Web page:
Sleeping Pills: When to Take Them and When to Leave Them

Sleeping Pills: When to Take Them and When to Leave Them

If you’re one of the millions of people that have trouble falling asleep, no matter what you’ve tried to catch some Zs, chances are that you’ve turned to sleeping pills (or at least considered them), in order to get the sack time that you need to stay productive and healthy. But what are some of the effects of using medication to get to sleep? For many people, using an over the counter (OTC) or prescription sleep medication does nothing other than lull them into a deep, restorative rest that has them singing the praises of the pills they take. Yet others have found that imbibing in the use of medication such as Ambien, trazadone, or even a naturally occurring supplement like melatonin leaves them with some less-than-ideal side effects, which can range from anything as simple as daytime drowsiness, all the way up to the bizarre and scary, like sleep eating or even unexplained rage. So when should you consider adding medication to your sleep-inducing arsenal?

For Temporary Relief

Most doctors and sleep professionals suggest that you only turn to sleeping pills when you can’t get relief by any other means, and even then, it should only be on a temporary basis – think the night before having surgery or the few days after a major cause of stress.

After Gauging Your Sleep Hygiene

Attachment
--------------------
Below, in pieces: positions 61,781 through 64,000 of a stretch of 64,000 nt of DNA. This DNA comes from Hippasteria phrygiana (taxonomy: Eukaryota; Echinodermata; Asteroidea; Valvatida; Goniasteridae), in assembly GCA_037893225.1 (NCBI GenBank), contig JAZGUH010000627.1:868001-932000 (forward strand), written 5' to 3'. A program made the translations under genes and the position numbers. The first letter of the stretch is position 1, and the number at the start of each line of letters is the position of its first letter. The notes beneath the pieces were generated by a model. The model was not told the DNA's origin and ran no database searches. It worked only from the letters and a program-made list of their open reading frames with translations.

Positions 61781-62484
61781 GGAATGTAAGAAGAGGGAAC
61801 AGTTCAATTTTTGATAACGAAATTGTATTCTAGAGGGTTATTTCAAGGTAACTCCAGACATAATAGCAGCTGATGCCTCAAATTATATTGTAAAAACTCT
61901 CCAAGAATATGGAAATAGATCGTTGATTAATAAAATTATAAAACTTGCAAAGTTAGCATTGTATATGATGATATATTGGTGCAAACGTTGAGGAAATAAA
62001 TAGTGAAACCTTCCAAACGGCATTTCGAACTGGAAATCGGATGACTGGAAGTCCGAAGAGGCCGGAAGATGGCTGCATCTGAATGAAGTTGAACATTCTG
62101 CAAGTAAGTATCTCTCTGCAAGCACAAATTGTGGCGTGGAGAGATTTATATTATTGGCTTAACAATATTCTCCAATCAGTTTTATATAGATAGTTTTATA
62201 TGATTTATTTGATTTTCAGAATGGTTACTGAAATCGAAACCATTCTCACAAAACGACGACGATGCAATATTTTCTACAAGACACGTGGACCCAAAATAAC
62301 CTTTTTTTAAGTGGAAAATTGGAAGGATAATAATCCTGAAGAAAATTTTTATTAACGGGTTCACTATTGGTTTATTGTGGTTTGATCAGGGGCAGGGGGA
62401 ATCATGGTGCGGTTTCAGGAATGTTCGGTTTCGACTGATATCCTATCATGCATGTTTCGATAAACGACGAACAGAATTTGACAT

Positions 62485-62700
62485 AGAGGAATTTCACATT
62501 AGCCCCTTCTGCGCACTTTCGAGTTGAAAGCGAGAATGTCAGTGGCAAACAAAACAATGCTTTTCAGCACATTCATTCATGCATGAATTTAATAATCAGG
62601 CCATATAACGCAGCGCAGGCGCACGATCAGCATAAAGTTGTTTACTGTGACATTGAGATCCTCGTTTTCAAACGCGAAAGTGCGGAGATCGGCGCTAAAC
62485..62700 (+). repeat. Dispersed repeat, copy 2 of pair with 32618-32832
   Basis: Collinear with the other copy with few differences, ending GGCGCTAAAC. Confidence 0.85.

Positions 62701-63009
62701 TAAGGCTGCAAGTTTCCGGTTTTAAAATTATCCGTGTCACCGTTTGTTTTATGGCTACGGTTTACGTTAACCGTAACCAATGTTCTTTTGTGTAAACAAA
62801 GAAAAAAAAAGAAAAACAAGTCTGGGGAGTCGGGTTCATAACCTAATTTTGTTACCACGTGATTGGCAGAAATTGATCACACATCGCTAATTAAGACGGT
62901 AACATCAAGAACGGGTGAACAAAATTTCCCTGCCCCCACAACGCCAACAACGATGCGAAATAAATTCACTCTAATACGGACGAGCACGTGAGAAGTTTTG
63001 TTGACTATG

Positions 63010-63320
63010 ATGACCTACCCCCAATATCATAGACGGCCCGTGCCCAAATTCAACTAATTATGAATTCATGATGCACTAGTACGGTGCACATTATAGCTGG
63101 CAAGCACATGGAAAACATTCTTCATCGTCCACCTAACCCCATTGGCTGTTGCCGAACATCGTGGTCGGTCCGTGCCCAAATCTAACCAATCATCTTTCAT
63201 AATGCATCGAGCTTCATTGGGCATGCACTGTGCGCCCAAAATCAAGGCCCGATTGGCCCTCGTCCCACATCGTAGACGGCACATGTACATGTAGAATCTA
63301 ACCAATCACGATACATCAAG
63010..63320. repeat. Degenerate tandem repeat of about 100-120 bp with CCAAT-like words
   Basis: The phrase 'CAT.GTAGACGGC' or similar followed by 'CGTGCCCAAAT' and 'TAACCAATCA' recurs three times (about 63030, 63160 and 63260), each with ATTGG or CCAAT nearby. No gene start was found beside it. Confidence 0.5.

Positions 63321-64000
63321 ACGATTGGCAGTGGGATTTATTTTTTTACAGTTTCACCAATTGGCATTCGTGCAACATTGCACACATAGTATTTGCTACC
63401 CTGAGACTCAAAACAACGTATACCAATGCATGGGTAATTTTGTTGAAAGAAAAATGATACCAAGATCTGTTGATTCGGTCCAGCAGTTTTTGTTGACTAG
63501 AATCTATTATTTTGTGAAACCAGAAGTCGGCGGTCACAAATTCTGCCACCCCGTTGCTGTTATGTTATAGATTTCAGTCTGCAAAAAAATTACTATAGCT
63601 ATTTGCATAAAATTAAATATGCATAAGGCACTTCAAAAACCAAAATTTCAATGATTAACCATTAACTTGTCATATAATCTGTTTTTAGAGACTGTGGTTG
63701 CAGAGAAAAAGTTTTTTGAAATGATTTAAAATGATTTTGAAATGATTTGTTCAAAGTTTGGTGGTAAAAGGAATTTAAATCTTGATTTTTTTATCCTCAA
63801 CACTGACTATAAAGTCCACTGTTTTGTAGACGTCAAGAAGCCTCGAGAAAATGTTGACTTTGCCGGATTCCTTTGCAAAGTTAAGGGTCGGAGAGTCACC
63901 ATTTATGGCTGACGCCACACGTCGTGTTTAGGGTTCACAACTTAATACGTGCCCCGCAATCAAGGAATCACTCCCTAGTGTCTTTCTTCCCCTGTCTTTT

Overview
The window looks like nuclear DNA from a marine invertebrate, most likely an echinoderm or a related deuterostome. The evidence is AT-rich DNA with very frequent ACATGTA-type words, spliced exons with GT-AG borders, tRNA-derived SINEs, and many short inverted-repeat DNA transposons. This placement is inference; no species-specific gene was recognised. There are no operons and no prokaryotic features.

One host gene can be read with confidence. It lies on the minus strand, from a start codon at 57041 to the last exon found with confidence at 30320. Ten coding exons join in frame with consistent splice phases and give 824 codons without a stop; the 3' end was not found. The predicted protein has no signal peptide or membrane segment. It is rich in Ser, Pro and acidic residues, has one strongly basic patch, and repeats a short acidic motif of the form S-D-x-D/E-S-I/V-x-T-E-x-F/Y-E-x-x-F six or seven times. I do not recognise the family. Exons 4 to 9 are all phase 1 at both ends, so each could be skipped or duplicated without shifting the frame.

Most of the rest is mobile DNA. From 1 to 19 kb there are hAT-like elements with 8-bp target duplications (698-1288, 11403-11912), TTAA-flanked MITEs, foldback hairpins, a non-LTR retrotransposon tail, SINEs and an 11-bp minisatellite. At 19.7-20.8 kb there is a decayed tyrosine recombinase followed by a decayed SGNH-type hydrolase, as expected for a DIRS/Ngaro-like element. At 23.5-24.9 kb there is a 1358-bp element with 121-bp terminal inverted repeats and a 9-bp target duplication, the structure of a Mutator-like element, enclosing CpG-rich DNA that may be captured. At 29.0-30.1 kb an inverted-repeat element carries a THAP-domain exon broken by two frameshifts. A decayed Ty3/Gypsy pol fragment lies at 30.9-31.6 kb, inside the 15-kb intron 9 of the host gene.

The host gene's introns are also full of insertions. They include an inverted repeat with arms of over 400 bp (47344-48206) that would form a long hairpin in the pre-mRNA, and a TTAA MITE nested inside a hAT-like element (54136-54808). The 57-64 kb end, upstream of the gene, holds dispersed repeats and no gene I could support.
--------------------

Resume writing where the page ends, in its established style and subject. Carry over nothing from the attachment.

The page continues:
You shouldn’t excuse poor sleep behavior with a fix that comes out of a bottle. It might seem easier to believe that taking a sleep medication will help improve bad sleep habits, such as working right up until bedtime, leaving the TV on all night, or using electronics in bed, but the truth is that no pill will help you to get better sleep hygiene – or help you sleep better in spite of improper bedtime preparation.

When Nothing Else Seems to Help

If you find yourself having trouble sleeping, try some of the alternative and natural methods for getting to sleep, such as meditation, mindfulness relaxation exercises, a warm bath or shower, or even a massage from your significant other – before turning to something that comes out of a bottle, prescription or not.

After Educating Yourself on Your Choices

Both OTC and prescription sleep medication can be dangerous in high doses, so it all comes down to knowing everything you possibly can about the ingredients and side effects. Even supplements that occur naturally in the body and have been indicated as sleep inducers, such as melatonin and antihistamines like Benadryl, can cause issues by staying in your system for too long. Look for signs of trouble when taking any sleeping pills, such as getting enough sleep each night but still feeling tired, waking up frequently throughout the night, or suffering from headaches in the mornings.

When You’re Not Taking Anything Else

According to doctors, one of the biggest dangers of taking a prescription sleep medication comes from the concern of accidently overdosing. If you’re taking a medication like Ambien or trazadone, and you mix it will alcohol or another sedative, you can end up putting your very life at risk. Health professionals recommend that you don’t drink any alcohol within twenty-four hours of taking a sleeping pill, and that you check with your personal doctor about any other type of medication that you’re taking before starting a new regimen of sleep-inducers.
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